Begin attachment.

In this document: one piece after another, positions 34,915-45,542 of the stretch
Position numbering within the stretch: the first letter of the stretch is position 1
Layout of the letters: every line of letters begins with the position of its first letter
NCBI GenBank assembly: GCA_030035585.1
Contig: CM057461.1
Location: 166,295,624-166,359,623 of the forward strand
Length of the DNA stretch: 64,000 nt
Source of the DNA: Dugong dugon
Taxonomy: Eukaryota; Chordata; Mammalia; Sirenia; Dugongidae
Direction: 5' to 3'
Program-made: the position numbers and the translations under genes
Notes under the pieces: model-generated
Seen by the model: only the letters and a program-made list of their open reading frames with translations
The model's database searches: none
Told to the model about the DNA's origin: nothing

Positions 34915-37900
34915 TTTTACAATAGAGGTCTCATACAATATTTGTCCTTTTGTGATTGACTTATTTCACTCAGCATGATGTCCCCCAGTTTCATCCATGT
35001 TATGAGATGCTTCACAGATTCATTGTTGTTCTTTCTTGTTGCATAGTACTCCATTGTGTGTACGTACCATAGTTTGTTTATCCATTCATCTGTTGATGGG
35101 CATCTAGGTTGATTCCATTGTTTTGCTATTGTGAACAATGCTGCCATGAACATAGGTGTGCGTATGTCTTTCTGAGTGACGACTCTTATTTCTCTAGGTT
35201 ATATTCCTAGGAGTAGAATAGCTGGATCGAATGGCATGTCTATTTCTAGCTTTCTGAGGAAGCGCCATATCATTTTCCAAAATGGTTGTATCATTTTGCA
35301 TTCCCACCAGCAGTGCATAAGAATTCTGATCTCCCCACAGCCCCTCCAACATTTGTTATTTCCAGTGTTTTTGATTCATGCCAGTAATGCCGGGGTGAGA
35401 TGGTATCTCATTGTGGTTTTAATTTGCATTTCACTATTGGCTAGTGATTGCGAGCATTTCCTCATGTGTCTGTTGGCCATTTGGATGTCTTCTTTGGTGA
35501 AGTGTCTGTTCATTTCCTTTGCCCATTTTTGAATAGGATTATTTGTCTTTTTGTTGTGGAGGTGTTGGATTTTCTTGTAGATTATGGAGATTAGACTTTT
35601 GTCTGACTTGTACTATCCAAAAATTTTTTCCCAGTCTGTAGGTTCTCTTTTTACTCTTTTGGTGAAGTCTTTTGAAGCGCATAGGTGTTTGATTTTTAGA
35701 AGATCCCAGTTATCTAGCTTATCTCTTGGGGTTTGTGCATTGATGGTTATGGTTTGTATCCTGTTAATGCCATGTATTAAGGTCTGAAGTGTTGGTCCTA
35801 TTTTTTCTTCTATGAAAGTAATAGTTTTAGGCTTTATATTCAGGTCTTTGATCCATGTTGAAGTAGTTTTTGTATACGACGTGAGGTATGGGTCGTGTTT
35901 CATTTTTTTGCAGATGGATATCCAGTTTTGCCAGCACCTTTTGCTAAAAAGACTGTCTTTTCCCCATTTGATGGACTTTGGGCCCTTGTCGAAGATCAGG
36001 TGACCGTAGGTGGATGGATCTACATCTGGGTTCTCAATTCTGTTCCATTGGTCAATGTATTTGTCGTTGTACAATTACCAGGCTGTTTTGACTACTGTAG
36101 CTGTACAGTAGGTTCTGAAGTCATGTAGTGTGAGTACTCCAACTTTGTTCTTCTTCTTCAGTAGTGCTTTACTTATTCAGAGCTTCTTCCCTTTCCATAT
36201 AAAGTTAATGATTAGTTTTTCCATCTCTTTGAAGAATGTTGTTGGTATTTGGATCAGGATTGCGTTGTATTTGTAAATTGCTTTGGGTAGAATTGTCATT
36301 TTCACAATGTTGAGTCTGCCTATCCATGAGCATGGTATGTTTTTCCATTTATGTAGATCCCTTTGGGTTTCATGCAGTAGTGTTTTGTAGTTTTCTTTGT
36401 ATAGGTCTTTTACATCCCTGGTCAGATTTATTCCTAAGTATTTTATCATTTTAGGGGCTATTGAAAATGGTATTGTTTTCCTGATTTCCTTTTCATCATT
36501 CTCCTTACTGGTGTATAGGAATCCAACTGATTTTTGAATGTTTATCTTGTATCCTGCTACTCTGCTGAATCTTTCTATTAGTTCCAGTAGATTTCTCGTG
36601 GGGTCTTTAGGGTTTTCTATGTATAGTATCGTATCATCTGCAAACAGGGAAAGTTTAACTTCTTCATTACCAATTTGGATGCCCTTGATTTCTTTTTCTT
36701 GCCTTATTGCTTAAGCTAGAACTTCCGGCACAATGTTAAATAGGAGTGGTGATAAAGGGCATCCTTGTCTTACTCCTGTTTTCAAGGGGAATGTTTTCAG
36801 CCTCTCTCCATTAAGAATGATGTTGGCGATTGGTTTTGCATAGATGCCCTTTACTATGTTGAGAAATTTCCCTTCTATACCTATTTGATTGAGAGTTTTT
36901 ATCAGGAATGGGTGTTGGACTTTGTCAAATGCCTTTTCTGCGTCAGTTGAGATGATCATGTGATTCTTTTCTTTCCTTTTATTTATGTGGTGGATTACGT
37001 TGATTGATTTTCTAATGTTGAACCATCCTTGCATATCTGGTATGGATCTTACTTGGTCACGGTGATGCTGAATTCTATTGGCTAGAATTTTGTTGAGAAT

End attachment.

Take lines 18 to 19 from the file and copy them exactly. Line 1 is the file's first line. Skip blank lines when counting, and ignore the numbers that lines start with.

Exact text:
35001 TATGAGATGCTTCACAGATTCATTGTTGTTCTTTCTTGTTGCATAGTACTCCATTGTGTGTACGTACCATAGTTTGTTTATCCATTCATCTGTTGATGGG
35101 CATCTAGGTTGATTCCATTGTTTTGCTATTGTGAACAATGCTGCCATGAACATAGGTGTGCGTATGTCTTTCTGAGTGACGACTCTTATTTCTCTAGGTT